Dr. Wernher von Braun led the Army Ballistic Missile Agency (ABMA) team at Redstone Arsenal in Huntsville, Alabama, that designed the rocket that launched Explorer 1. After the satellite was confirmed to be in orbit, he characterized the event as a crucial beginning for the nation's space program.
“We have firmly established our foothold in space," von Braun said. "We will never give it up."
Plans to orbit a satellite were part of IGY, a scientific collaboration of 67 nations taking place from July 1, 1957, to Dec. 31, 1958. Both the U.S. and Soviet Union announced that their participation would include launching satellites to orbit the Earth.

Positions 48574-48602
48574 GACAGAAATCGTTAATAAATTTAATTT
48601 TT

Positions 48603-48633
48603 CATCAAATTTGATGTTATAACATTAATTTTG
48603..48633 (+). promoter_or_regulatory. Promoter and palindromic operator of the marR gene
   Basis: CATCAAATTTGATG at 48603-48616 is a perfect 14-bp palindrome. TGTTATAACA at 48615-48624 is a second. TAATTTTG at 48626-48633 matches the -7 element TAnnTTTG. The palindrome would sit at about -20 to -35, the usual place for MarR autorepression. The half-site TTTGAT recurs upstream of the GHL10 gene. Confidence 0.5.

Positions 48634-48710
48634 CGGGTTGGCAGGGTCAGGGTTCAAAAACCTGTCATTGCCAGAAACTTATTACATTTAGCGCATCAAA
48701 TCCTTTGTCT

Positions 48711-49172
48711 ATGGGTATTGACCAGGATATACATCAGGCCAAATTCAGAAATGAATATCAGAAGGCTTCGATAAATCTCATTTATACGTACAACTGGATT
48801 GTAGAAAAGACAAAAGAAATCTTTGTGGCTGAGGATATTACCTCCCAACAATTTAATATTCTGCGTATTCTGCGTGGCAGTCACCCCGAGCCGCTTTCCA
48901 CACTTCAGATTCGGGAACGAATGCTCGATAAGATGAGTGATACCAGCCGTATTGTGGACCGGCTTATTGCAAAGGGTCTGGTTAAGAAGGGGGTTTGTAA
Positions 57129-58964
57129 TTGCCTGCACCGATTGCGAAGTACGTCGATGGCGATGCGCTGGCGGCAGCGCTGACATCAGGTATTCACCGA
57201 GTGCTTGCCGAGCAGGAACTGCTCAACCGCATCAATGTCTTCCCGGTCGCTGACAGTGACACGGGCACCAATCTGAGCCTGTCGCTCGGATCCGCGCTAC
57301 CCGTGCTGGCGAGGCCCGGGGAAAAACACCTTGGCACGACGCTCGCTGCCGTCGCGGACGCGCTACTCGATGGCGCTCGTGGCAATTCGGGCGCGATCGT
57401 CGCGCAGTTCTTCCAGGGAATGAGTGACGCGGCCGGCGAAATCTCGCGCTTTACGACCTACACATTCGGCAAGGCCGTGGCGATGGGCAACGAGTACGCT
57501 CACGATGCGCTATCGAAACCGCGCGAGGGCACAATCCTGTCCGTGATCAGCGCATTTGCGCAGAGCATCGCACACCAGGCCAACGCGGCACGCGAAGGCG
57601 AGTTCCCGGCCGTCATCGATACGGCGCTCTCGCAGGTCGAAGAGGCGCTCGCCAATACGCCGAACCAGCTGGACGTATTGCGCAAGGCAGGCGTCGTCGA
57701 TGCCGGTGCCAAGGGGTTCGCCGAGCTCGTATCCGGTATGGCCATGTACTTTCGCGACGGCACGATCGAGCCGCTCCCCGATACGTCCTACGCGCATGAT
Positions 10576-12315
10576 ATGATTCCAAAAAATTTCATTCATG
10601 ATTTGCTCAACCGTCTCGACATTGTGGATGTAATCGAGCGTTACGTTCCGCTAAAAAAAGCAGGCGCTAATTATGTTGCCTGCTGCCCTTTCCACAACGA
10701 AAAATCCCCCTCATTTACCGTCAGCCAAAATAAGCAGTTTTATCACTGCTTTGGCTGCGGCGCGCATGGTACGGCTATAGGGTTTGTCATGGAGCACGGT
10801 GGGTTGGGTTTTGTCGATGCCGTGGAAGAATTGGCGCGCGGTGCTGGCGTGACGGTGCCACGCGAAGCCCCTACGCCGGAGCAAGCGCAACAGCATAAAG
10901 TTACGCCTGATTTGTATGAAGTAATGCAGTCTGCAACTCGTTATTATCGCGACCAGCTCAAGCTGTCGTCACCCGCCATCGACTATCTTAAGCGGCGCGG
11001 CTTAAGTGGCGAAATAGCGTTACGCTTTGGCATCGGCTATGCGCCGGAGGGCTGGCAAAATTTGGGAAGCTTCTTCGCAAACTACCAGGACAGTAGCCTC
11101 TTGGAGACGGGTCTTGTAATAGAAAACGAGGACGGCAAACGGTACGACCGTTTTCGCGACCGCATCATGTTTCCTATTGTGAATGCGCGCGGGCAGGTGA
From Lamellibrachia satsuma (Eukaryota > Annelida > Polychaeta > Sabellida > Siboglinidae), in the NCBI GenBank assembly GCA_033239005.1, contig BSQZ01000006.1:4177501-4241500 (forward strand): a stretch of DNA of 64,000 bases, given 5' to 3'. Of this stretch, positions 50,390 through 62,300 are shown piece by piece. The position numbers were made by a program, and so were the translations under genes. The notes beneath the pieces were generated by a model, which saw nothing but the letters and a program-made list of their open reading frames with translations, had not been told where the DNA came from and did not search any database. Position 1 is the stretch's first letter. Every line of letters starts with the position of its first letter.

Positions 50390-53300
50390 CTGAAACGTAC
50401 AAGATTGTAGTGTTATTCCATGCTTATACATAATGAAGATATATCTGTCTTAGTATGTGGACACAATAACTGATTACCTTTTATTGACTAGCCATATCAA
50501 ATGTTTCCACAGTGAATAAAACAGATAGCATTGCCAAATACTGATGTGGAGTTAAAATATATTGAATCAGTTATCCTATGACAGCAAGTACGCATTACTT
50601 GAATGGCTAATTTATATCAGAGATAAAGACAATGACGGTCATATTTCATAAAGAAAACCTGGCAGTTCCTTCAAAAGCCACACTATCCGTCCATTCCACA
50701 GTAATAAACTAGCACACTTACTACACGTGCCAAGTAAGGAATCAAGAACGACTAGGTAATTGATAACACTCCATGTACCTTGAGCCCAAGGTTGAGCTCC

Even with the advance declaration, many Americans were stunned when the Soviets launched the world's first satellite, Sputnik, on Oct. 4, 1957. A month later, Sputnik 2 orbited with a dog as a passenger.
Plans to launch an American satellite began in 1954 and despite strong advocacy from the ABMA, the Eisenhower Administration chose the U.S. Navy’s Vanguard project to lead the nation's efforts for the IGY. However, the first attempt to orbit a Vanguard satellite ended in a launch pad explosion on Dec. 6, 1957.
Continue here to read the full article by NASA || January 31, 2018 |||